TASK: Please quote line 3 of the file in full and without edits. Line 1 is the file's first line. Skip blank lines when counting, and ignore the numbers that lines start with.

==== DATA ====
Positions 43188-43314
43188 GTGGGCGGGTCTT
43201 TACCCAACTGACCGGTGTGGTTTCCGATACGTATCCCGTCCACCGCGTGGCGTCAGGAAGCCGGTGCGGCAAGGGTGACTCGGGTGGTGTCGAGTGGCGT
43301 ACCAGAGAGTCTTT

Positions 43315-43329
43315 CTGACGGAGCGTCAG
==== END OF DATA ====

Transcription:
43201 TACCCAACTGACCGGTGTGGTTTCCGATACGTATCCCGTCCACCGCGTGGCGTCAGGAAGCCGGTGCGGCAAGGGTGACTCGGGTGGTGTCGAGTGGCGT